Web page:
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Samsung chips evicted from iPhone 5, autopsy reveals

The screen's a doddle to replace too

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Fans fed up of broken iPhone screens will be pleased to hear that the new model, the iPhone 5, makes it much easier to replace the glass panel placed on top of the smartphone's display.

So say the gadget deconstructionists at iFixit.com after getting hold of the handset this morning Down Under.

iFixit.com iPhone 5 takeapart

Source: iFixit.com

As with the iPhone 4S, the new model uses a pair of pentalobe screws to keep the case closed. But removing them reveals the screen assembly is the first part to come away. That, said iFixit, will make it a much more straightforward process to replace a cracked or smashed screen cover. In the 4 and 4S, is said, the display assembly took 38 steps to remove. Replacing the display hasn't been as easy as is with the iPhone 5 since 2009's iPhone 3GS.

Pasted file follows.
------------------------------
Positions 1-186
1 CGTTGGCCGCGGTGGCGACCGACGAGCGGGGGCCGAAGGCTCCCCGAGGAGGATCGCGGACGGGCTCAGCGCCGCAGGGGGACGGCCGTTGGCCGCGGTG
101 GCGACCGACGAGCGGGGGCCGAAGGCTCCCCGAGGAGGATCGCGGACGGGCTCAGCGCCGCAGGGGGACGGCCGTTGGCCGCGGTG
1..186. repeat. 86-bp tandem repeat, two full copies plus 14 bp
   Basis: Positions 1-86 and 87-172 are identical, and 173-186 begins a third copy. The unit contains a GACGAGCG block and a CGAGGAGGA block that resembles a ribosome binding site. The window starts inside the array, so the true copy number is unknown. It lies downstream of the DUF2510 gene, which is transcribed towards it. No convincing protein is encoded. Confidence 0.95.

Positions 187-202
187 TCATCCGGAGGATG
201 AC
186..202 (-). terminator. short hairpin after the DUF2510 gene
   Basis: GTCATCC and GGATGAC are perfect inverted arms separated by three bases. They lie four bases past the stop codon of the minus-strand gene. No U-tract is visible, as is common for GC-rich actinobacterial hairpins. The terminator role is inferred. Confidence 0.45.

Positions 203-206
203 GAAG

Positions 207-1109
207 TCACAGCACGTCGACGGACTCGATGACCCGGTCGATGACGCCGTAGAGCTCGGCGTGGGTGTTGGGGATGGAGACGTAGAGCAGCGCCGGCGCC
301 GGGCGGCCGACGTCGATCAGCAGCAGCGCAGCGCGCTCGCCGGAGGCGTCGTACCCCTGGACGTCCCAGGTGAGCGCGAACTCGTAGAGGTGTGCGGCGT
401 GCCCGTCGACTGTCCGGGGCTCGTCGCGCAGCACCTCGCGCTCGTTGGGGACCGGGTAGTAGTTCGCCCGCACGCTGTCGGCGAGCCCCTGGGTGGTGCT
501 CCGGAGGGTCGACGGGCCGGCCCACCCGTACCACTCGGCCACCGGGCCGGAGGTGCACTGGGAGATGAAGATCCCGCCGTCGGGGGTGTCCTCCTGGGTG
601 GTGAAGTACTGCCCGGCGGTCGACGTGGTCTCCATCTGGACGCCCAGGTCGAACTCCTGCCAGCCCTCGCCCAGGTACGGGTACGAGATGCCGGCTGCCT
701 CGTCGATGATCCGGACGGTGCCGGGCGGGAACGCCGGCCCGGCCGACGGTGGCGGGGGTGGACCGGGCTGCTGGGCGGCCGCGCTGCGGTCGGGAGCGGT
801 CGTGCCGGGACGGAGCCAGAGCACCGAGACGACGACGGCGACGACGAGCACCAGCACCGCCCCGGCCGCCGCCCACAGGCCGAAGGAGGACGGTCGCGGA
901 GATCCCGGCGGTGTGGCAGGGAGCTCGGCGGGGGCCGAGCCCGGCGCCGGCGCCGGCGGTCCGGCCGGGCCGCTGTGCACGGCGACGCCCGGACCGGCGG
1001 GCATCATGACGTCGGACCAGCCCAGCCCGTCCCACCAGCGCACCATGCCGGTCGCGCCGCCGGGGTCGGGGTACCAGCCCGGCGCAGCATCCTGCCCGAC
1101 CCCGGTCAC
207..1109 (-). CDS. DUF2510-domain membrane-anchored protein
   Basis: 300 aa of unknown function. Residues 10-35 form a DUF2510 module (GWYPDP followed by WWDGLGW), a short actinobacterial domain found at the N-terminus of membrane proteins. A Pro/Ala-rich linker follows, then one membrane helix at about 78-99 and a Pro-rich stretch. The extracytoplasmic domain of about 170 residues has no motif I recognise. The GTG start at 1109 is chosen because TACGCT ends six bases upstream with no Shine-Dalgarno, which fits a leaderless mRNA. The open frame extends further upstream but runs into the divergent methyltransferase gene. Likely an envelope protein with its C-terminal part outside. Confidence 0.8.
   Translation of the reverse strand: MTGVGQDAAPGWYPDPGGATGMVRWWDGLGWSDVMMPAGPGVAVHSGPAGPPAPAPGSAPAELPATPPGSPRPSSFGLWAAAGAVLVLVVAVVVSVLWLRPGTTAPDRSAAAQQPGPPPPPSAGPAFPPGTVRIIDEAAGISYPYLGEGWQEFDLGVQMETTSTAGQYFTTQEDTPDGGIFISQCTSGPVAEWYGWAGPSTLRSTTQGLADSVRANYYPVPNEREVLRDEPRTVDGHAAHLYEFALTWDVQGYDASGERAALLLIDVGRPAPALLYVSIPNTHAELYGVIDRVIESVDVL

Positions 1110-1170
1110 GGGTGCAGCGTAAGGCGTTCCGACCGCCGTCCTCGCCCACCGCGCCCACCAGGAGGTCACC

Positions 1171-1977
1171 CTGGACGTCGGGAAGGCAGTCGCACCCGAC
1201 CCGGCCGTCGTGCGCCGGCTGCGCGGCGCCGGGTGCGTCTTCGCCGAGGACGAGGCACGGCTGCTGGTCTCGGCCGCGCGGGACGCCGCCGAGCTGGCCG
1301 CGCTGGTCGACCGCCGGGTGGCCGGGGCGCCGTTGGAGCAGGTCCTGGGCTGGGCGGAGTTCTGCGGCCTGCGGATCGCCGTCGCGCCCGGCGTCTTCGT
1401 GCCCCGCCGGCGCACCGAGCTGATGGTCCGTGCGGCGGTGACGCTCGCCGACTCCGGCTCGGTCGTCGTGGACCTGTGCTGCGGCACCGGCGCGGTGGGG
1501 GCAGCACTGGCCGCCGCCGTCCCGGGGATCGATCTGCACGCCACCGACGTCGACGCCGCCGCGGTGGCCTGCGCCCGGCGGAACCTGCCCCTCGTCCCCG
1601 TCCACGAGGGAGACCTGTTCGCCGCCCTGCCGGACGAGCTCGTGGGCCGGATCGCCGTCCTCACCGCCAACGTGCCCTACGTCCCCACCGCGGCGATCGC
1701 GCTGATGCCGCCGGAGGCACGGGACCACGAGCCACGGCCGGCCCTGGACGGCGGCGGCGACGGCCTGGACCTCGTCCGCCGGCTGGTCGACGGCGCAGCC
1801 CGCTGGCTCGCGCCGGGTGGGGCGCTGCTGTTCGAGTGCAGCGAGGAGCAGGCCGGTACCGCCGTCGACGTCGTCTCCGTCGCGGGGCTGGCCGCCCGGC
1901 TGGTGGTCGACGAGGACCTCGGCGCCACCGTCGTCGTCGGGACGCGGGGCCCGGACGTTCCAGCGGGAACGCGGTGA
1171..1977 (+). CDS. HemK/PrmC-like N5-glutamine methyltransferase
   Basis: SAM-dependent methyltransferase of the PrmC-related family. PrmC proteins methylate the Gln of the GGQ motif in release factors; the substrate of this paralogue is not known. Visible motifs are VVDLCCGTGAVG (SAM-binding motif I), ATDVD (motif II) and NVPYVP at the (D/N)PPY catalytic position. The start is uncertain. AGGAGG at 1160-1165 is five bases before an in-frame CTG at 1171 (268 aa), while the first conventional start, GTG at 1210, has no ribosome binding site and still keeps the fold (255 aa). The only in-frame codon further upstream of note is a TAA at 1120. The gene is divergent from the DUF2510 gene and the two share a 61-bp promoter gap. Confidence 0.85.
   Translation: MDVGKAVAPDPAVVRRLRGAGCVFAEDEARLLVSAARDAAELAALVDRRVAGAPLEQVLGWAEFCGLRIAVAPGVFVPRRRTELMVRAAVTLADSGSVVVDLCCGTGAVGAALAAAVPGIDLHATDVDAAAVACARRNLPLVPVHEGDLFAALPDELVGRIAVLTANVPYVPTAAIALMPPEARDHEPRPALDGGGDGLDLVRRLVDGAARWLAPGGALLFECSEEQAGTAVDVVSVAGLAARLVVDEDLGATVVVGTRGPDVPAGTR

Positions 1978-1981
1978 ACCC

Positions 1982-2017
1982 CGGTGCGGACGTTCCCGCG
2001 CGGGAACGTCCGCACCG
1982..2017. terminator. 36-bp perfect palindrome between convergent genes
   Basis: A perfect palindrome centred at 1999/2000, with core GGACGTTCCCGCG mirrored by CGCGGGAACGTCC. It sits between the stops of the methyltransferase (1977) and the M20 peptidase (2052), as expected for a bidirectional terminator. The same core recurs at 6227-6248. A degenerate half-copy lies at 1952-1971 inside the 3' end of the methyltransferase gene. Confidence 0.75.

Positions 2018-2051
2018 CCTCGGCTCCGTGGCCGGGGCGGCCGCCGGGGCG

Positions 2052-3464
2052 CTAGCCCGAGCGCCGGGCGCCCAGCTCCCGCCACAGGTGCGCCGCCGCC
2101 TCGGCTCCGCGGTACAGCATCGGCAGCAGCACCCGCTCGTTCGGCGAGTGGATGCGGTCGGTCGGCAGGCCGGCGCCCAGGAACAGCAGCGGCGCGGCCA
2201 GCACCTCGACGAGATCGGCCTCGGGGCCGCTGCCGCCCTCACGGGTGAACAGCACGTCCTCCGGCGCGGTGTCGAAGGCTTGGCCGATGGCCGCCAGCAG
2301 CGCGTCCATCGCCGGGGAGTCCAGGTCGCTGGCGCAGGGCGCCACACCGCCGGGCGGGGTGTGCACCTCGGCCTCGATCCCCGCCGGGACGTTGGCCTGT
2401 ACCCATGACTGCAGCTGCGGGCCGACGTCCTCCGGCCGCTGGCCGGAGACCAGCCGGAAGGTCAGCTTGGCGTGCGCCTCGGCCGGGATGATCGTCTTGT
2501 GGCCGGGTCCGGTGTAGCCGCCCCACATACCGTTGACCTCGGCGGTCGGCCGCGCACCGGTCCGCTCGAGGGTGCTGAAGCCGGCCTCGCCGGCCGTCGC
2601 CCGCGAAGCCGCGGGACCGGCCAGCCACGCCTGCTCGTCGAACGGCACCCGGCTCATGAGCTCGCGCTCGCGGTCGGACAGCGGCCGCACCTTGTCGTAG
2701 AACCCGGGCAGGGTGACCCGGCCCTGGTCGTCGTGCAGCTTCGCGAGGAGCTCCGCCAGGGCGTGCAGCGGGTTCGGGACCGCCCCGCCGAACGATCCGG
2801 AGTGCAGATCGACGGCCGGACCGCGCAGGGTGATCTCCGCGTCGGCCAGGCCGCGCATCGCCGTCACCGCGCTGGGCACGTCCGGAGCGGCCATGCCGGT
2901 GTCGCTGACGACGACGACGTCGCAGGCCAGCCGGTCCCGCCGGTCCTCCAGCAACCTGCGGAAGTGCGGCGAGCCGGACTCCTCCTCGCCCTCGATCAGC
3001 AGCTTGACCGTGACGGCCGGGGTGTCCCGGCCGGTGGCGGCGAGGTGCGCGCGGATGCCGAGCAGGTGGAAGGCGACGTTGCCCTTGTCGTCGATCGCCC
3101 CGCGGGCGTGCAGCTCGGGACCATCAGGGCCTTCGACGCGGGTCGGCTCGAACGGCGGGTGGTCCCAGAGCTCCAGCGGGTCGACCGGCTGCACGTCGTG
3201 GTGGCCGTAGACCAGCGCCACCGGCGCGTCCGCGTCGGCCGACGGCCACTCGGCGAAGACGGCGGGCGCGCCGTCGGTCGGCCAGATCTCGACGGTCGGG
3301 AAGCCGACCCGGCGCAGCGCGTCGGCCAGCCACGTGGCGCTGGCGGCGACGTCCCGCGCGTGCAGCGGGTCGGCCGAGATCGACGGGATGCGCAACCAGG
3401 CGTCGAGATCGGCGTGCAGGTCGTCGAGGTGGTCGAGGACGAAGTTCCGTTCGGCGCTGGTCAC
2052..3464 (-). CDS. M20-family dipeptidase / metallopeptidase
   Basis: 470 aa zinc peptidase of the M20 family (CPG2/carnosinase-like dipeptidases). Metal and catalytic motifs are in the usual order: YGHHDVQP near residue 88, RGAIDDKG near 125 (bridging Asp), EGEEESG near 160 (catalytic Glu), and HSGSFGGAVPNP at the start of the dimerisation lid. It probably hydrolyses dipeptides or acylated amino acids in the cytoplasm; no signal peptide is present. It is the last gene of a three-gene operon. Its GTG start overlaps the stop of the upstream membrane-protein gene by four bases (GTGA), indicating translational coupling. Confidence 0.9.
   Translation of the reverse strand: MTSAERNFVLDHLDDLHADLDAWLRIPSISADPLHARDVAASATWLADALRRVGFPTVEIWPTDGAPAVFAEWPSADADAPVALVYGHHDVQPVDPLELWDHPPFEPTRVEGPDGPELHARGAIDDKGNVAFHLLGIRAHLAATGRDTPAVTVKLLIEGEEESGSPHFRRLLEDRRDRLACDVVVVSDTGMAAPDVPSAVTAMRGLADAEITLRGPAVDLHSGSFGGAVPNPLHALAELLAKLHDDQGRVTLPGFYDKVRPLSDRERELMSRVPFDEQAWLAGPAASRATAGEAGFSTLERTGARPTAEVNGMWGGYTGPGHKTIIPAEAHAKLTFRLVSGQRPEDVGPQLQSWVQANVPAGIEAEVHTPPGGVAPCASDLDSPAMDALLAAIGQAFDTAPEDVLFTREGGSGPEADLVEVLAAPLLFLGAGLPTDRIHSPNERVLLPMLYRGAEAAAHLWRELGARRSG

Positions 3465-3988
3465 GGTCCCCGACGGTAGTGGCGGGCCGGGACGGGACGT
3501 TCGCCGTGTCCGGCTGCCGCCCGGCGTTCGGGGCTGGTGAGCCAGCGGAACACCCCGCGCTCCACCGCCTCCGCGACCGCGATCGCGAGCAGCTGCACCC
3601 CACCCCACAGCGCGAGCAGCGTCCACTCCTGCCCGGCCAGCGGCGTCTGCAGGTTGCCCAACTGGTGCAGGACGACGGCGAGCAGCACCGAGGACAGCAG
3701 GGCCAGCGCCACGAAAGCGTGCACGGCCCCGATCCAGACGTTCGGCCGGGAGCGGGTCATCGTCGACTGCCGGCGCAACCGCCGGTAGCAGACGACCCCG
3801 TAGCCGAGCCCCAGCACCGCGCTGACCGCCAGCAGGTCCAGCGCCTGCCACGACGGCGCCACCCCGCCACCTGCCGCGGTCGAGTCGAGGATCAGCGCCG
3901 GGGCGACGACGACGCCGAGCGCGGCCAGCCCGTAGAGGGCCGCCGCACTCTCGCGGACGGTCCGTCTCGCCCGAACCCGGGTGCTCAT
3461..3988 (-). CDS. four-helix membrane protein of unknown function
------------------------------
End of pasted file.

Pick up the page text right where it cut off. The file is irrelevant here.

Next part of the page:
iFixit gives the iPhone 5 a rating of seven out of ten for repairability. The 4S scored six; the 4 wasn't rated at the time. The fact that the rear panel is now aluminium and not glass, as per the 4 and 4S, means the new model should be more resilient than the last few versions.

Other discoveries include the fact that Apple is shipping the 5 with a 3.8V, 5.45Wh Lithium-ion Polymer battery made by Sony. It's easy to remove and replace too.

iFixit.com iPhone 5 takeapart

Source: iFixit.com

The unit iFixit acquired contained Flash storage from Hynix, and 1GB of LPDDR 2 memory, built into the A6 CPU package, from Elpida. So two key components NOT supplied by Samsung, unlike past iPhones. Other chips include a 3G/4G modem from Qualcomm, a motion sensor from ST Micro, Wi-Fi tech from Murata, and touchscreen controllers from Texas Instruments and Broadcom.

More details - and plenty of other pics - over at iFixit.com ®

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